nssociations which should not l<e mbJectM to statu
tory control, but no public control a proponed un-
Irss the party or associ.it ion desiies a place on the
.411. isl ballot whit '. !« necessarily regulated by
Tllii«' the Issue is Joined, an.i Ihrousbout the
state Ihr forces are fallijiß into line. ; da not pre
tend to know where th* Hepul.ll.ans of NU^ara
Count win utand. but l <i«> know where the '•'
puhliran of New York County will stan.. '" '""
lvl vc ce««U* Hepuhliran st.ite conventions the dele
from Yew York Count y under the leadership
S^TJK lCsoL r Lve ..een united „,„! tnjlitant
in support of Governor Iluch-s. rhouph oppose«i
hey Sid no, falter or reced., They have ha. no
c,»«* to re K ret their coirse. On the issue "°" .>'
hand their attitude will ■■• unchanped. T ndfTtte
lame leadership r,nl with the sam^nrin-s the,
will supjiort the policy of Governor Hußnes.
THE ILLINOIS PRIMARY LAW
New York Committee Hears Several Views of
Defunct Measure.
Chicago. A I*' 14-The flnal «'hlcago Mssi.»n of
the N"w York k«rHßati c commission investit;atin«
primary .lection laws was held to-day. The '•""
mittee 'left ChirHßo to-tiiKht for Indianapolis.
The witnesses heard to-day were a-ard D.
BfaWi&ff, Ppeak.r Of th. Illinois House of Hepr-
•entativ.-?; Edward P. Dmxm*. formerly M«iw of
rhiesjro; John P. McO.oorty. recently a candidate
for the Democratic nomination for Governor under
the direct primary law of IK*. »<>w void, and
l>wis rtinaker. county .ludi«.-.
Mr. Shurtleff expressed ■..•;- stoutly op
jmsed to any direct primary law. and Mr. IMnine
and 111 McQoortjr were just as stronKly in favor
of it. Juiljre Hinuker took :i middle ground, hold
ing that i'hicapo never had a fair test of the law.
TO USE EXHIBITS IN CAMPAIGN
One Hundred Will Have a Series in Downtown
Business Centres.
The ' aaaaaMas of One Hundred will use a series
cl exhibits In the downtown business and <in:mrUil
centres to make dear the Issues which are before
the voter* la the coming mayoralty campaign. It
W the belief of Baas* who have this in charge for
the committee tin the mcrt-ss of the tuberculosis
exhibit and the budget exhibit indicates promise
that this form of campaigning may prove very . f
fective.
The exhibits wl th « Kb the •
and the aatteaui ■ - - w fork "'■

ohm at afas

and « ■
MAYOR TAKES "THRILLERS" ALONG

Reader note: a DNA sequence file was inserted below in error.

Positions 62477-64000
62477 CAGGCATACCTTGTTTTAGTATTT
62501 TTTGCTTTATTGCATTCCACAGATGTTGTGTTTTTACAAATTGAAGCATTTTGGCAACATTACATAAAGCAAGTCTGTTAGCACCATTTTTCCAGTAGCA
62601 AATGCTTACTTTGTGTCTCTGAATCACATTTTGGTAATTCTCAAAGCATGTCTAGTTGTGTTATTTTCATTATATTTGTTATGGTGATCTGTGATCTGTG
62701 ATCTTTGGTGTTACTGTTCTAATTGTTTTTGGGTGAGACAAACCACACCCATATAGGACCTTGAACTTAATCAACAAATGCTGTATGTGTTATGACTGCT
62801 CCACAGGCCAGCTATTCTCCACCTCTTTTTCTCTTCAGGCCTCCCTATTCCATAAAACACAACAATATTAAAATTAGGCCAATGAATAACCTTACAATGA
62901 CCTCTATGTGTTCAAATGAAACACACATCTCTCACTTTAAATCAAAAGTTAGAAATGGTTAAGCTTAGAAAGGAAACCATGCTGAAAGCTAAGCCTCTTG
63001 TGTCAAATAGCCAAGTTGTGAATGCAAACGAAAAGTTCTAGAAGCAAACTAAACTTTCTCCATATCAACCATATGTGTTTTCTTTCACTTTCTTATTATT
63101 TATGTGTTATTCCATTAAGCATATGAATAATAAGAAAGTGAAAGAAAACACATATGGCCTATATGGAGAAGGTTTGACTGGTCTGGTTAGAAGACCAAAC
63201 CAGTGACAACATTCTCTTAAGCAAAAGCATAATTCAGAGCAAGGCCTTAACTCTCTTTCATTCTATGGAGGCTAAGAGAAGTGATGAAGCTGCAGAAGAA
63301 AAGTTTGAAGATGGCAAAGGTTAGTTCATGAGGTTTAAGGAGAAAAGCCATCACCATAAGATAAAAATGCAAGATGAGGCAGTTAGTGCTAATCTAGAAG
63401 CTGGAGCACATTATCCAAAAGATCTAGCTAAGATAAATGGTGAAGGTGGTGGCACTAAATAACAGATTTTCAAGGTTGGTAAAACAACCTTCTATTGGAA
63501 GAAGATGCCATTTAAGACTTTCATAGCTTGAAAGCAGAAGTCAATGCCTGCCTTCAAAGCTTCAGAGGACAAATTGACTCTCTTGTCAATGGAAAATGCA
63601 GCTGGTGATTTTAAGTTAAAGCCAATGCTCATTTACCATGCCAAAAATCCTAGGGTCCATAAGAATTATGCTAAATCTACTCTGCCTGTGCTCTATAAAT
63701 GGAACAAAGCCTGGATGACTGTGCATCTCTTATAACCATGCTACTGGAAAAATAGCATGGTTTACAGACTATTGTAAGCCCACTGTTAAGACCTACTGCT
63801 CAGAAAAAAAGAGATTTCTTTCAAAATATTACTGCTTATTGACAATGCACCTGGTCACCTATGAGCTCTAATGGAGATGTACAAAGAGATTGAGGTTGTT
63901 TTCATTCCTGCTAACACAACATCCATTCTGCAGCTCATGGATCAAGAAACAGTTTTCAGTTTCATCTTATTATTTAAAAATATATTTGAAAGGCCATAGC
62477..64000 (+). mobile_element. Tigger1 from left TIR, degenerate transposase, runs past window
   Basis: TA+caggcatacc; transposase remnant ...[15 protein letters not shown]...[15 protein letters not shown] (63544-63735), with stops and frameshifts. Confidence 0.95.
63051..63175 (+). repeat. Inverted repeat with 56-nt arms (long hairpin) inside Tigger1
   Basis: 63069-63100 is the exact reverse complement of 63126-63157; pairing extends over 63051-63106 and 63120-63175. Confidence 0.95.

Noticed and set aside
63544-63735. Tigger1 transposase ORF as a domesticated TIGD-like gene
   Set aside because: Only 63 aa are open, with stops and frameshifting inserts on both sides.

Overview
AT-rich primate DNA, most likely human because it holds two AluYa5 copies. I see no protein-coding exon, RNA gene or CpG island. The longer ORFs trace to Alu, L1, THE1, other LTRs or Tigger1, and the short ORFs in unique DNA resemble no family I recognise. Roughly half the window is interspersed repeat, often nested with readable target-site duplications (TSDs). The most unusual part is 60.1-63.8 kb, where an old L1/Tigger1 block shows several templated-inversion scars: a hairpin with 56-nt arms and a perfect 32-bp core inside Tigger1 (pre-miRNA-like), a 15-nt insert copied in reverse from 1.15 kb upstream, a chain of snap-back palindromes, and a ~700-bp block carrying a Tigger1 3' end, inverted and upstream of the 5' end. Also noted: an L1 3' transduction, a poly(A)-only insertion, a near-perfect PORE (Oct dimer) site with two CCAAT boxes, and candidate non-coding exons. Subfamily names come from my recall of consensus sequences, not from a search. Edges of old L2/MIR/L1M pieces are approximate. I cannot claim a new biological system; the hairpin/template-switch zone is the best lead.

Will Bead on the Train About the Heroism of
"Bill" Kexmell.
Mayor MeOellan. l«ef.->re ptai-ting for Winter Har
bor yepterdny afternoon for the remainder of his
vacation, tucked Into his grip two paper covered
"Wood and thunder" novels' of more than ordinary
Interest. They are of the "thrillj-r" port, and are
written around Ueutenant "Kill" Kennell, tile jh>
li<«-man detailed to .-over the Mayor' h office, "('af
tor the Poisoner, v I>anger<iu» Man."' is the title of
one of the tale*, mid "Hill" K»-titi»-11. In outwitting
Carter, is made to do prodigies of valor and antule-
I»e*K.
'I nufpect I'll have t.i lie II little careful atxiut
Joren tire* if I take them Into the Maine wools, '
mid the Mayor, "but 1 wouldn't feel Just rtght If I
didn't read current nVilon written around Lieu
tenant Kennell.'"
TAMMANY'S FREE PICNIC.
The Tammany General Committee and the Jef
ferson Club, of the «.th Assembly District, pave
their annual free picnic at Sulier's Harlem River
Park. 127 th street and Second avenue, yesterday,
providing food t»nd fun a-jilenty for ten Uwjcand
constituents and others. Justice Mci nuiilr: Hoffman
was master of reremoniee, mid among Hi nan pres
ent were Coroner Julius Harburger. Alderman
Adoiph Ifoiikowits. Assemblyman Adolph Stern,
David l>aearufi and Max Stem.
MURPHY DOESN'T WANT CONNERS'S JOB.
Charles F. Murphy, the Tammany leader, said
yesterday that he could have had the l»emorratlc
state chairmanship long ago if he hud wanted It.
The newspaper men a«k>d him about the alleged